This may be a biased opinion, but there’s almost no better place to be on a bright Sunday than the New Amsterdam Market at the South Seaport.
The New Amsterdam Market takes place almost every Sunday during the summer months, but the market periodically hosts a special “Gathering of Fisheries,” where seafood purveyors are invited to sell their wares just steps from the now-shuttered Fulton Fish Market. With the river breeze to our backs and heaping bags in hand, we filled the W&T Seafood stall with an assortment of oysters, clams and mussels.
One question remained: would anyone buy the oysters? At past markets, we have shucked for anyone interested in slurping an oyster on the spot. This time, the market chose to not pursue a permit to shuck, and focused on wonderful, whole shellfish to encourage cooking and shucking at home. Some folks walked away disappointed. However, many people went the adventurous route and took us up on our offer of a free shucking demonstration. As it turns out, the demand for shellfish was so high, we ended up selling out much sooner than expected. Then again, selling out is the goal at street markets. So, high fives all around to our terrific team!
Meanwhile, over a dozen other seafood vendors were active and hawking fresh, local fish and crimson-hued crabs.
For an extra fresh meal, you could purchase tilapia and tilefish, live and flopping with glistening scales. The fish were living in large plastic tub as part of a recirculating aquaponics system. This is a great form of symbiotic aquaculture that produces fresh veggies and fish, without the chemical additives and waste inherent in many farmed fish systems.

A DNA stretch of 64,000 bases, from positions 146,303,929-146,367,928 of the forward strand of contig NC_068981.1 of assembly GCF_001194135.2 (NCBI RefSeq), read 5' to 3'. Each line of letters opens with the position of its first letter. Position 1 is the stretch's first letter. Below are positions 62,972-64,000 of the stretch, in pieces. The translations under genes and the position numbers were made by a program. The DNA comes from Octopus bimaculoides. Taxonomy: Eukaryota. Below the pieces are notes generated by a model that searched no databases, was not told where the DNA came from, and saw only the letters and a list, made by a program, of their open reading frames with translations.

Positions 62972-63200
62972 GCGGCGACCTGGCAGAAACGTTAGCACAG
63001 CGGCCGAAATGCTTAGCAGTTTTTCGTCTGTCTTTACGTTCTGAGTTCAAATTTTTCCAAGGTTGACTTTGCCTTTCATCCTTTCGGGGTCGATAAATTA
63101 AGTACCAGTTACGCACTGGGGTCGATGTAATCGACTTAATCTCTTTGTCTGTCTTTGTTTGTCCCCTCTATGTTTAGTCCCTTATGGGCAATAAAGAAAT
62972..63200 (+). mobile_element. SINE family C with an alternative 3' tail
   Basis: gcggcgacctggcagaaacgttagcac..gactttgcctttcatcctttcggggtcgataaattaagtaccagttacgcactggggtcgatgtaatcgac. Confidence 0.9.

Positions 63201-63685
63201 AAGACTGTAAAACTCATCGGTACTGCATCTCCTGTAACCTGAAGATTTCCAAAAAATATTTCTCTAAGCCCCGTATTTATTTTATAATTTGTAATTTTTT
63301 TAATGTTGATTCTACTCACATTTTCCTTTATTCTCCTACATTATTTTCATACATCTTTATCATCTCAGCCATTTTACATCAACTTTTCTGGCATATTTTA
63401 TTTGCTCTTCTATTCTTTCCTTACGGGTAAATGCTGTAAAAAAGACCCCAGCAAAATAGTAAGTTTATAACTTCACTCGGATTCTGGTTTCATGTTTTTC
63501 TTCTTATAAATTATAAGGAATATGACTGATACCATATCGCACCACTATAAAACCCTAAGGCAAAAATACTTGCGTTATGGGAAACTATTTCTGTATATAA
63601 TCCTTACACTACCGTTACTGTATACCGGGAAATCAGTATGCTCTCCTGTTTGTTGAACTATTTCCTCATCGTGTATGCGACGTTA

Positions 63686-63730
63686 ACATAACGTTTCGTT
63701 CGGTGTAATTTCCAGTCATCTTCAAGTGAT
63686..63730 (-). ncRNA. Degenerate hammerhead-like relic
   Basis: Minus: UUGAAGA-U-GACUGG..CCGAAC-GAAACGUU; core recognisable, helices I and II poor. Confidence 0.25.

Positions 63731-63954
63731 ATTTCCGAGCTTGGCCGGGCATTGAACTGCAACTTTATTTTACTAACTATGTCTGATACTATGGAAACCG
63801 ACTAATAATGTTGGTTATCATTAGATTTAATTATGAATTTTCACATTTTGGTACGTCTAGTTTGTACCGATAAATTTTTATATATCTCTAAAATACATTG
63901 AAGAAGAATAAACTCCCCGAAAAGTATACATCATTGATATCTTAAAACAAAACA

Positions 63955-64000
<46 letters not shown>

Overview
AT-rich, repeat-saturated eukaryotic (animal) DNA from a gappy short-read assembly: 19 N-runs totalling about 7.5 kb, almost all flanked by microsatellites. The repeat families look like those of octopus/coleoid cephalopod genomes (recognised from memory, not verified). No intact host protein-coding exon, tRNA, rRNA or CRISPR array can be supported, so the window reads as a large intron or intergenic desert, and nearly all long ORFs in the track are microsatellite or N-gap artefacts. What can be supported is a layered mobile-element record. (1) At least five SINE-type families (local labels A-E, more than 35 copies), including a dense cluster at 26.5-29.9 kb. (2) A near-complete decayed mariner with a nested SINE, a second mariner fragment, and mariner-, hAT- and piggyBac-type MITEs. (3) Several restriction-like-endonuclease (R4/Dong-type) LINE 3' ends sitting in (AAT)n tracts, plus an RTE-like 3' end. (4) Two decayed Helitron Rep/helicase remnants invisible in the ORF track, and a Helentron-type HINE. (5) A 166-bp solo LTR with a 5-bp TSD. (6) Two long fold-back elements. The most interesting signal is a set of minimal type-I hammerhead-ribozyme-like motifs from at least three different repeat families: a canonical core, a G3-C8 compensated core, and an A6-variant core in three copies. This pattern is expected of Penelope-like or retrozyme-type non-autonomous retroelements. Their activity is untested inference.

Of the ready-to-eat options, I loved this ceviche served on a large scallop shell. What a great way to reuse natural materials.
For the young (and young at heart), painting stations were set up where you could paint a fish, then flip it onto a piece of paper to create a fish print.
Aside from seafood, New Amsterdam Market also offers a diverse array of vegetables, breads, jams, and other products by small-batch producers. Pie Corps had a whimsical display of pie lollipops, because everything tastes better on a stick.
Abundant amounts of spring produce were available, and the violet flash of these spring onions caught my eye. Or, for those interested in taking a spin along the waterfront path, locally handcrafted bicycles were on sale.
If you haven’t already, stop by the New Amsterdam Market to support local economies and sustainable food! We hope that the market will someday become a permanent, year-round fixture, giving new life to the centuries-old tradition of public markets in New York.